Sure. I'l use a golf example. Suppose there are two golfers: Tiger Woods and some random person who barely played golf. When they go to play golf, Tiger Woods has enough expertise and practice to see nearly every minute detail of the game. Is the wind too fast for 45 degree shot? Is the ground too steep to put the ball a foot to the left? And so on. The person who barely played doesn't see those details. He/She perhaps just sees the ball, the club, and the hole far off in the distance. When they hit the ball, both get a hole in one. But, Tiger Woods has seen all the intricacies that went into it. He took the wind, ground level, crowd noise, type of club, club weight, amount of sunlight, and everything that might affect his swing into consideration and by dealing with all those he got the hole in one. But, the guy who barely played golf just swung and hit the ball. He didn't even know any of the things that went into it. He simply swung and hit a hole in one. Now, if one of the things Tiger Woods takes into consideration unexpectedly changes, Tiger Woods will notice it far more than the guy who barely plays golf. It will alter his gameplay, might even fluster him, while the latter guy doesn't flinch. The same goes with good LSAT test takers who see far more little intricacies in the test than a normal test taker. They're the ones who notice the key words, the phrasing, and the extra space much more than the guy who just goes in to take the LSAT but is relatively average.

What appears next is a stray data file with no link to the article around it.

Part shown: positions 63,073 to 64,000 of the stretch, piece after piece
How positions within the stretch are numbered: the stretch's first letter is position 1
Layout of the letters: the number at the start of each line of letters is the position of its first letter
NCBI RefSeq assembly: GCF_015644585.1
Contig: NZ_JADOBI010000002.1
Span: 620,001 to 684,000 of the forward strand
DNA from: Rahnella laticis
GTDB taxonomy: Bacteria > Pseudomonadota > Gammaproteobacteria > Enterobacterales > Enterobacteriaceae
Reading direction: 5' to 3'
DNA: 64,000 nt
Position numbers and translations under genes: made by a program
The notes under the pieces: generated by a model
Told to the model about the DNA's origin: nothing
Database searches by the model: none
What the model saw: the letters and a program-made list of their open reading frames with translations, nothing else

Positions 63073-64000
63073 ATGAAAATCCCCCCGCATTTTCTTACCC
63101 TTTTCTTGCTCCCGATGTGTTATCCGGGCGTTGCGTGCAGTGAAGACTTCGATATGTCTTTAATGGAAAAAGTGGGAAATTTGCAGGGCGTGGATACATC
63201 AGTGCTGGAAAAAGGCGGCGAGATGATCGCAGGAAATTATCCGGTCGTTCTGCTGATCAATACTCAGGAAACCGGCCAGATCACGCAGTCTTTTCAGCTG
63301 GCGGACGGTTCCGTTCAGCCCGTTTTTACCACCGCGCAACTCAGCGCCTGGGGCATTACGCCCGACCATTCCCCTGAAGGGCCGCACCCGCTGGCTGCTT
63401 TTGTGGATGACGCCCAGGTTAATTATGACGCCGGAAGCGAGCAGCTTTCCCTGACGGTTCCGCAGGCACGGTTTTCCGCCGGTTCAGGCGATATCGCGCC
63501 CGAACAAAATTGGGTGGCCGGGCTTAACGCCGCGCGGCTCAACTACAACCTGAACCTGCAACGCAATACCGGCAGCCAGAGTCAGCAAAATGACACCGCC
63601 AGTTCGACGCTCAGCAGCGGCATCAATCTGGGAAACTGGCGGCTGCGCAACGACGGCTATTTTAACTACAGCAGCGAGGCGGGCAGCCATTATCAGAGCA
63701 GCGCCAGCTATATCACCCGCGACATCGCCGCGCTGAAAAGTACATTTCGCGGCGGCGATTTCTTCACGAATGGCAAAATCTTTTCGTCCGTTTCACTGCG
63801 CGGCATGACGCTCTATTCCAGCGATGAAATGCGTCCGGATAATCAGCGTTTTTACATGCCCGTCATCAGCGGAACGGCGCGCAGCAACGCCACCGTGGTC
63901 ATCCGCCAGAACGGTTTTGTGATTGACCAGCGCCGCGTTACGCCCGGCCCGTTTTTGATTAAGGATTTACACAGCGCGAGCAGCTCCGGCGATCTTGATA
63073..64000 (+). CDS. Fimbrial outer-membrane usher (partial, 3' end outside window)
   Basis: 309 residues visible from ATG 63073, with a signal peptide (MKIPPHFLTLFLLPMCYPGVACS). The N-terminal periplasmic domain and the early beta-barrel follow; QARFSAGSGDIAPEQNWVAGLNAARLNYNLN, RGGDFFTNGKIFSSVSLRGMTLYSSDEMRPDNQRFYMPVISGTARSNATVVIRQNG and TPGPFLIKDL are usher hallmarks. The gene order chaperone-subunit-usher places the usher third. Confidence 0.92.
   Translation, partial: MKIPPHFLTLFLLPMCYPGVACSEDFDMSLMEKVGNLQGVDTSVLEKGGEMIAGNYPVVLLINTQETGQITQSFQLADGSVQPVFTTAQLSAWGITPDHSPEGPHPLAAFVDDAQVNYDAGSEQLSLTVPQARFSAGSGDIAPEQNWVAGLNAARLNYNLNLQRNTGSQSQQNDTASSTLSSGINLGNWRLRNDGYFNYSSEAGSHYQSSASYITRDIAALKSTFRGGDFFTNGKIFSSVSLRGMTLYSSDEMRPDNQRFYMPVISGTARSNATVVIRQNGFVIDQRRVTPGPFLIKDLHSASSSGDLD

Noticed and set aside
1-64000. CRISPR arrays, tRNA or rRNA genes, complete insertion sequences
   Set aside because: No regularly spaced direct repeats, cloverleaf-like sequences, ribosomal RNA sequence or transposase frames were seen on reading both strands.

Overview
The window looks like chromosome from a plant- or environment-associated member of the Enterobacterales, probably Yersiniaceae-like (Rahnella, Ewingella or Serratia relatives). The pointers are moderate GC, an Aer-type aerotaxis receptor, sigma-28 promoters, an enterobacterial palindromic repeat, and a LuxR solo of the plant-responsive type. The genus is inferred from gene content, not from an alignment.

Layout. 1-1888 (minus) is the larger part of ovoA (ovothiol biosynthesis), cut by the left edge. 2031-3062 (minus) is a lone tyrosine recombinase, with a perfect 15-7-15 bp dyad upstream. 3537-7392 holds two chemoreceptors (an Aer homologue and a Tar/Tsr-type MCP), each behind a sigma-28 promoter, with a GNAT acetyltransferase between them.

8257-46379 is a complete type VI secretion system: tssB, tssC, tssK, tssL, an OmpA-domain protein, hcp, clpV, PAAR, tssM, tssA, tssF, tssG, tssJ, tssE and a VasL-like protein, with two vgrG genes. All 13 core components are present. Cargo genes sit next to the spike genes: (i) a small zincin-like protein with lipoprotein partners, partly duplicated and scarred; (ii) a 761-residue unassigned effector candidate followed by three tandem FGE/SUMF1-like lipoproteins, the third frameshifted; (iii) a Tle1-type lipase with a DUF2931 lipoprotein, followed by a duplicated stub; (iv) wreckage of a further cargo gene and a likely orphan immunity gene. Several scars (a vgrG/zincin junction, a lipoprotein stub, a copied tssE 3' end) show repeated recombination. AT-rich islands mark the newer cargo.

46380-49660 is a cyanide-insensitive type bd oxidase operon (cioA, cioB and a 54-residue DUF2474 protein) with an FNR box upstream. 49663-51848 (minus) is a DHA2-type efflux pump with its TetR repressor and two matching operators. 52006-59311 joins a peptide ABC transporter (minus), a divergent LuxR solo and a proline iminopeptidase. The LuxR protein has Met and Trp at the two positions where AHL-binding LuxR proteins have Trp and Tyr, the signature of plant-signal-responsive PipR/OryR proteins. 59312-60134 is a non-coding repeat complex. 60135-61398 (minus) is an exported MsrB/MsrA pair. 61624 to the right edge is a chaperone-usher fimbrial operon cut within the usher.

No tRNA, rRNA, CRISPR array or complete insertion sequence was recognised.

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Re: Inappropriate June 2012 Curve

Postby Mal Reynolds » Mon Jun 18, 2012 2:13 pm

Tiger Woods wouldn't be flustered by an immaterial change to a course. Well he would now actually but that's because he sucks. Good test takers will still get the same score they should have gotten on this test. If you did poorly it won't be because of the extra space. You just aren't as good as you thought you were.

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RodionRaskolnikov
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Re: Inappropriate June 2012 Curve

Postby RodionRaskolnikov » Mon Jun 18, 2012 2:14 pm